Over at Fat City, Jonathan Bender decides that he’s a beer snob in a posting describing the attributes of beer snobs in less-than-flattering terms. It’s a good-natured, well-written post, but it raises some interesting issues for those of us who take our beer seriously.
The meat of the post is the description of beer snobs:
Beer snobs will bring their own six-packs to parties not as gifts for the host but to ensure they’ll have something they actually want to drink. A beer snob is likely to care as much about the glassware as the beverage, making sure the right glass is available in order to get the most out of a brew. A beer snob will not only have a well-developed palate for beer, but also insist on finding notes and flavors that nobody else can detect.
There’s a grain of truth in what he writes, but I think I can explain.
About bringing beer to parties: I cannot count the number of parties that feature very good wines and crappy beers. On the other hand, I can’t recall ever being at a party that served great beer and crappy boxed wine. That’s just the truth. If I’m in the mood for a good beer at a party hosted by non-beer-appreciators, I cannot expect the host to have a good beer on hand. If the wine market place were 95% dominated by makers of sweet riesling and white zinfandel, wine drinkers might understand. So, yes, I have brought good beeer to parties with the hope that the host will toss them into the cooler, and I notice that they always disappear before I get a third beer.
Another reason to bring your own beer is that the world of beer is larger than the world of wine. If you go to a party, you can count on a red and a white, and if they’re of reasonable quality, it’s all the same to you. With beer, though, even if the host does have a nice amber ale available, you might be in the mood for a dark, rich, chocolaty porter. Or, if they have a porter, you might be yearning for a hoppy, crisp Imperial pilsner. Honestly, it’s unfair to expect a party host to serve good examples of the broad range of craft beer styles. At my parties, I only have one or two good beers on tap, and I love it when people bring great examples of other styles to share.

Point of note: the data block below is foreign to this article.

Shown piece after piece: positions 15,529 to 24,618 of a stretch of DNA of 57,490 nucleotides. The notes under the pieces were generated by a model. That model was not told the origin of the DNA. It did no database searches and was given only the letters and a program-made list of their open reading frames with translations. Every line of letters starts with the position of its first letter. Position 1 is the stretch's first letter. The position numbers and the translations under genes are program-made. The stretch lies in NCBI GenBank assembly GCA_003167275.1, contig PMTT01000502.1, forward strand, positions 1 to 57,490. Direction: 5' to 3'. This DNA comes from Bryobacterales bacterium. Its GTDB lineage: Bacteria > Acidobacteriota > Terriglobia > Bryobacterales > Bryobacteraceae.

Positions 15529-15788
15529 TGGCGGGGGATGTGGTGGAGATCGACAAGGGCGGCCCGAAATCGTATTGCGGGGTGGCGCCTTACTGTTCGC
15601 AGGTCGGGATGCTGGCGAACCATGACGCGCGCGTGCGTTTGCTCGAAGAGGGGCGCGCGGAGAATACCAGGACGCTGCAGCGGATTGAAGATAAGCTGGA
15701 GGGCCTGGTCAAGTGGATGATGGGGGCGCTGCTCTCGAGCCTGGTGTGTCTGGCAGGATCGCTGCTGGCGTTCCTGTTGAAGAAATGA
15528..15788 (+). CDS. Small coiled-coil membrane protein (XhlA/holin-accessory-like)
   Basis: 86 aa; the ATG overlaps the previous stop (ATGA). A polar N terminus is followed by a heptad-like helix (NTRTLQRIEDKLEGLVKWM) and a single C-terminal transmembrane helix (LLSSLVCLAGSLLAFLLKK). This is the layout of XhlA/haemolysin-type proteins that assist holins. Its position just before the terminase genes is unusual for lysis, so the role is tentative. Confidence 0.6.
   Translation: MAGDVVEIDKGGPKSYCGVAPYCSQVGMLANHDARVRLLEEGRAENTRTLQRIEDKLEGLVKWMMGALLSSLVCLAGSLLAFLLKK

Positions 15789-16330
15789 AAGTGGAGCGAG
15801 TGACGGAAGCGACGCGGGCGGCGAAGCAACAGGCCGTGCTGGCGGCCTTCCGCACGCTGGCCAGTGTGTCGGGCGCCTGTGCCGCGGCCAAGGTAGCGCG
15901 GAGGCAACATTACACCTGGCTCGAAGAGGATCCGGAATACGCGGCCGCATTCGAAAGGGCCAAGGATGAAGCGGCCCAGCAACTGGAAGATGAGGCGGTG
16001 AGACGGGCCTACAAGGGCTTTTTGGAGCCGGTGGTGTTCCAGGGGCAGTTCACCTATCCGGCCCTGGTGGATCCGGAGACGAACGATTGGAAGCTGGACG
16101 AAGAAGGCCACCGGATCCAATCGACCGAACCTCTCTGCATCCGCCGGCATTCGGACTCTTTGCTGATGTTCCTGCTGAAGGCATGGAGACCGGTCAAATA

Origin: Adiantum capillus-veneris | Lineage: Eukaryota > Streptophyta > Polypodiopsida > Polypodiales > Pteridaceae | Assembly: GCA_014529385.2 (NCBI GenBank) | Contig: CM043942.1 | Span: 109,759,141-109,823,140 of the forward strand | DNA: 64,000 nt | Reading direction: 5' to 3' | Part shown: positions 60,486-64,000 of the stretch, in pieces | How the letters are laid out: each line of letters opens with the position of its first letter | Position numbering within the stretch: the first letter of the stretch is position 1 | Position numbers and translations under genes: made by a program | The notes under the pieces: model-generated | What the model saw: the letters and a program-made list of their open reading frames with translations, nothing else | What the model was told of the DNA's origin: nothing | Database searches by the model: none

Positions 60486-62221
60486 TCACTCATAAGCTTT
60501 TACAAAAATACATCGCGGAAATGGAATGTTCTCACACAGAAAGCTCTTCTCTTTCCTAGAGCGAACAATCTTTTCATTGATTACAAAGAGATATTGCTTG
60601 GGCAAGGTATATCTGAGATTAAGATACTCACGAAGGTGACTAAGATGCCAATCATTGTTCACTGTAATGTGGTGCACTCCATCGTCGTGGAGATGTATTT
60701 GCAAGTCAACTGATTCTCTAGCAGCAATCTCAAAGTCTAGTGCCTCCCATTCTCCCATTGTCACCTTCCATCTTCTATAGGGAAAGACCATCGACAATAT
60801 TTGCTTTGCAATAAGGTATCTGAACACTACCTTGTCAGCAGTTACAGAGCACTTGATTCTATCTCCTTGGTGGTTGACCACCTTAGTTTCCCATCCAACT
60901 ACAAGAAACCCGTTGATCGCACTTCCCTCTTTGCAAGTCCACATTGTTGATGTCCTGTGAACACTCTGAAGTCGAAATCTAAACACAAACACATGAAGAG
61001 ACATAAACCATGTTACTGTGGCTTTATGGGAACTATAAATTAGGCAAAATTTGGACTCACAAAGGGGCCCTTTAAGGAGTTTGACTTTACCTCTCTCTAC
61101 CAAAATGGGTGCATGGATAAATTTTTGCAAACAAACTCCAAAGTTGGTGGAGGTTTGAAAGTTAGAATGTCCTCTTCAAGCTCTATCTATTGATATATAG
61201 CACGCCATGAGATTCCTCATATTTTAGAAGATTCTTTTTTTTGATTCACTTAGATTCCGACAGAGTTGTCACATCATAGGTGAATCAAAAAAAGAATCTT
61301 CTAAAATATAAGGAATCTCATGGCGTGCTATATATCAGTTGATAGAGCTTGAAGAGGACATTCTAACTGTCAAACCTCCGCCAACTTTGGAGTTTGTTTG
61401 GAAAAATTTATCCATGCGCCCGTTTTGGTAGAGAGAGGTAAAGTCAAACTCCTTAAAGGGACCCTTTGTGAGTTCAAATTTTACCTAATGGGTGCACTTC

About the Glassware thing: It’s not so much that we insist on the “right” glassware, since the art of matching beer to proper glasses is wildly complex when you move into the world of Belgians. We just don’t want the wrong glass. Pulling a dusty plastic tumbler off the shelf truly diminishes the beer experience.
All I ask is that the glass be clean, but super-clean – no soap residue or other head-destroying surprises. Ideally, the glass should be clear glass, too, so I can see the beer, but I’ve enjoyed plenty of good beers out of cheap plastic cups. At my parties, there are usually those ubiquitous cheap red plastic glasses by the kegs, but my friends know that they can wander into the kitchen and grab a real glass if they prefer. Those who care, do so, and those who don’t, don’t. Everyone is happy, and I don’t have 80 glasses to handwash.
About the flavor nuances: If you serve me a great beer, chances are than I can wax eloquent about the flavor nuances because I know what to look for, and I can really concentrate on a great beer. BUT – I only talk about the flavor to those who ask, and, Jonathan, if you’re seeing people interrupt a conversation to talk about the “biscuity” notes in a pale ale, or the “dark fruit” nuances in a baltic porter, the problem is not that you’re hanging out with beer snobs. The problem is you’re hanging out with losers.